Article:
I saw them arriving at the checkpoint,l a father leading his 12-year old daughter – a girl, almost adolescent, with symptoms of cerebral palsy seated in a pram, her lower body tied, legs fixed, hands moving involuntarily and a head dropping uncontrolled to either side.
They have come all the way from Jenin, headed for Muqassad Hospital in East Jerusalem.
When I returned 40 minutes later they were still there, the father and the daughter and the pram, facing locked gates.
They had an exit permit from Jerusalem, they had a summons to the hospital, they also had a promise from the woman-soldier in the secured front post who told them 40 minutes ago “just five more minutes”. The only thing missing was someone to open the gates.
Not that the checkpoint lacks gates for prams and carts. There are. But it’s been years now since the automaton opening them at the press of a button is out of order, and someone needs to bring a key…
The father stood and waited, and from time to time straightened his daughter’s head as it dropped to the side, and wiped her forehead with a piece of cloth.
Joining the father and daughter, I lack Palestinian patience, but I do have the privilege of language, assertiveness and accumulated knowledge about how far I can stretch limits. I began with phone rounds to whoever they are, on the ruling and executing side as I have their phone numbers (well, just a few).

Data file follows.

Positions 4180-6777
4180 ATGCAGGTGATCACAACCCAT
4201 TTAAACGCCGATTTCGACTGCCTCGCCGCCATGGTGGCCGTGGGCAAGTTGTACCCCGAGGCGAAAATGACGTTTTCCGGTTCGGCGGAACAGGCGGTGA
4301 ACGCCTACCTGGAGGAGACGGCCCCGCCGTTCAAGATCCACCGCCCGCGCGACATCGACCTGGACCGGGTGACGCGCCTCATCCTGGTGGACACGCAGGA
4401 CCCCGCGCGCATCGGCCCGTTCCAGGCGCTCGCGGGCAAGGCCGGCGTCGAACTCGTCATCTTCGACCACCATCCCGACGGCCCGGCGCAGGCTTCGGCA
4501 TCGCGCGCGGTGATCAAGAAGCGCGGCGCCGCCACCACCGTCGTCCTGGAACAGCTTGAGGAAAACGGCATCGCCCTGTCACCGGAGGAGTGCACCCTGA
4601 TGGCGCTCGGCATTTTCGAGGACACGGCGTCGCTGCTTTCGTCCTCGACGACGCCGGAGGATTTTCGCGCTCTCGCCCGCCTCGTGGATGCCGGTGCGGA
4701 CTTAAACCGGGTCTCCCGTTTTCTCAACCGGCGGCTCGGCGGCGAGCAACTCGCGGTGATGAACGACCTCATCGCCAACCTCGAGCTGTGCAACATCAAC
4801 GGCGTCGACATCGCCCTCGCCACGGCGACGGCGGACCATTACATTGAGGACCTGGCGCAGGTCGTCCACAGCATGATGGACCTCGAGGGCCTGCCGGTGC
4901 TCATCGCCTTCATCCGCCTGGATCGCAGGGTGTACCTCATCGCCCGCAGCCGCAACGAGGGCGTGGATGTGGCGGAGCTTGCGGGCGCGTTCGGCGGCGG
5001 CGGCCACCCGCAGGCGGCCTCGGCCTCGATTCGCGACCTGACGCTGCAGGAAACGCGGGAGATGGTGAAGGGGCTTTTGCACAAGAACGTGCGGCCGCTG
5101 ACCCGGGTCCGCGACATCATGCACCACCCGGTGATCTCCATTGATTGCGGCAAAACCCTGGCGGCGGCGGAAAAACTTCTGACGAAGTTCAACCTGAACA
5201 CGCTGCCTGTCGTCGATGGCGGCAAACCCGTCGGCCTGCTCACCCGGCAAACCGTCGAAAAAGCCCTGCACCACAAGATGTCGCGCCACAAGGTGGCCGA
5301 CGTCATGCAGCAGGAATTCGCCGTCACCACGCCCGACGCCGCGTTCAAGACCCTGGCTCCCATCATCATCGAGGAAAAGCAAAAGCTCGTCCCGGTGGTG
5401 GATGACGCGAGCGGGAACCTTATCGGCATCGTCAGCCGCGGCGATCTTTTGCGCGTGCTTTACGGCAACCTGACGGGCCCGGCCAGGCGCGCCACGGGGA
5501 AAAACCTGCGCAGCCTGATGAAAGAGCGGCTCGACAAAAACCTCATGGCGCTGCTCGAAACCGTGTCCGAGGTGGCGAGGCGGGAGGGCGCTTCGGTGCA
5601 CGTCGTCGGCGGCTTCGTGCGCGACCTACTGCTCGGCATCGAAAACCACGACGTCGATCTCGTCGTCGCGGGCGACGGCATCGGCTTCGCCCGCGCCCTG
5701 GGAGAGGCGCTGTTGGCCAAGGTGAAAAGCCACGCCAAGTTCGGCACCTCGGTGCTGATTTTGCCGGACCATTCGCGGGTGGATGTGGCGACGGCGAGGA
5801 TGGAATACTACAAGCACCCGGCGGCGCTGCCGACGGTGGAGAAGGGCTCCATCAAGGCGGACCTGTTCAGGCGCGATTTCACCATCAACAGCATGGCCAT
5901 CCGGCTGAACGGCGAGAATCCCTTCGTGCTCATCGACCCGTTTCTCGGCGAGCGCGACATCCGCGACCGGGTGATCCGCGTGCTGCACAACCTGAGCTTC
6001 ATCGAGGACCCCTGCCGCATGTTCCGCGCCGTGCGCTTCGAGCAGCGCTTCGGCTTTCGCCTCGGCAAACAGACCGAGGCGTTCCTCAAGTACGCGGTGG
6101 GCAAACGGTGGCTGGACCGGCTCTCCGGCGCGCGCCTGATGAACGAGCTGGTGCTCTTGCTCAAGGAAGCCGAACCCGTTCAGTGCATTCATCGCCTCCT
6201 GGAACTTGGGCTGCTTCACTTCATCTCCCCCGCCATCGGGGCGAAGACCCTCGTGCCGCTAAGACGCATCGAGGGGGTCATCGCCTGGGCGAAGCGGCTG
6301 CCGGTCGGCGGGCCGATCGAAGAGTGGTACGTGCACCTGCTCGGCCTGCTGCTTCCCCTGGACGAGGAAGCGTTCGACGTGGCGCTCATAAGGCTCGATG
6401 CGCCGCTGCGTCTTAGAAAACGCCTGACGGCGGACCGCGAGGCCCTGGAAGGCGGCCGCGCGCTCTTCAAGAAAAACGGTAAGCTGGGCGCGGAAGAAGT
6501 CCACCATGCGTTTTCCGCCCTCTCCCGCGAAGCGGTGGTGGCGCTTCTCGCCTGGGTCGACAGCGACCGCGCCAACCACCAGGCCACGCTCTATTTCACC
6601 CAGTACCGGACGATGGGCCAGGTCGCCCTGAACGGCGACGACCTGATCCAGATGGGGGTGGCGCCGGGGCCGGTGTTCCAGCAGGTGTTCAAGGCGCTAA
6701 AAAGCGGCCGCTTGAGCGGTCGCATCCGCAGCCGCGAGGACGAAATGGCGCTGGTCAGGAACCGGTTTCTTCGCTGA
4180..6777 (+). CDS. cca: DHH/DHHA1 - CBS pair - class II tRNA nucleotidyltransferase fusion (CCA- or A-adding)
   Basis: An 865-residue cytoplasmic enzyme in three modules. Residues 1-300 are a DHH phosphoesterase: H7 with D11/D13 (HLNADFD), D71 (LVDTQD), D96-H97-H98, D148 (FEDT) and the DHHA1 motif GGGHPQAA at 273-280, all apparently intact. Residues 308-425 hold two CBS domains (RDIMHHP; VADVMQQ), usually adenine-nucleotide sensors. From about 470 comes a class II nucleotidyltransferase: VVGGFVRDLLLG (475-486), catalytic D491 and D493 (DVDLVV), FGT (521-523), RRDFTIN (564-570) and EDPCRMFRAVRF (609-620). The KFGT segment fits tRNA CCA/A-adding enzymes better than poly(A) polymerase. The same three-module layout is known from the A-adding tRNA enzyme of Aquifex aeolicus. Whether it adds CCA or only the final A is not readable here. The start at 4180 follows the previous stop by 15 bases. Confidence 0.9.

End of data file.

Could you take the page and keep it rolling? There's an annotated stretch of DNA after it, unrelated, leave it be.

At the end of a charged hour a DCO officer finally arrived and let the three of us through four gates between the Palestinian and the Jerusalemite sides of the checkpoint.
Now all that was left to do was to locate the bus going to Makassed.
When the driver opened the middle door of the bus, and lowered the platform for the father to place the pram with his daughter safely inside, and I stayed on the sidewalk, I felt I had a lump of shit stuck in my soul.
Preparations for Ramadan are being completed.
New tracks have been paved, barriers and fortified posts in place.
An armed Border Police contingent secured a steamroller preparing a road along the Separation Wall.